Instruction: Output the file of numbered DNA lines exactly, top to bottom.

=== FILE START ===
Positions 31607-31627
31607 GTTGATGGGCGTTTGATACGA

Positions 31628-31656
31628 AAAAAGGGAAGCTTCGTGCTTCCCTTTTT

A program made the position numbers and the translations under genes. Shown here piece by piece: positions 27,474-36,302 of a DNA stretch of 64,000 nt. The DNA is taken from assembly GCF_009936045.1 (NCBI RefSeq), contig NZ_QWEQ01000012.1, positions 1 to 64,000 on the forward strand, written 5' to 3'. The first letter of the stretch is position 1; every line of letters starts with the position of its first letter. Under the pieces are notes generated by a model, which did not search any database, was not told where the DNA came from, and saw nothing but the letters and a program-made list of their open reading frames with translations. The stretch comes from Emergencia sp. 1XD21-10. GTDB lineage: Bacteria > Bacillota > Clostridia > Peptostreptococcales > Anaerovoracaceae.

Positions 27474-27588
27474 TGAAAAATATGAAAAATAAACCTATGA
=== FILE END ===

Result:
Positions 31607-31627
31607 GTTGATGGGCGTTTGATACGA

Positions 31628-31656
31628 AAAAAGGGAAGCTTCGTGCTTCCCTTTTT

A program made the position numbers and the translations under genes. Shown here piece by piece: positions 27,474-36,302 of a DNA stretch of 64,000 nt. The DNA is taken from assembly GCF_009936045.1 (NCBI RefSeq), contig NZ_QWEQ01000012.1, positions 1 to 64,000 on the forward strand, written 5' to 3'. The first letter of the stretch is position 1; every line of letters starts with the position of its first letter. Under the pieces are notes generated by a model, which did not search any database, was not told where the DNA came from, and saw nothing but the letters and a program-made list of their open reading frames with translations. The stretch comes from Emergencia sp. 1XD21-10. GTDB lineage: Bacteria > Bacillota > Clostridia > Peptostreptococcales > Anaerovoracaceae.

Positions 27474-27588
27474 TGAAAAATATGAAAAATAAACCTATGA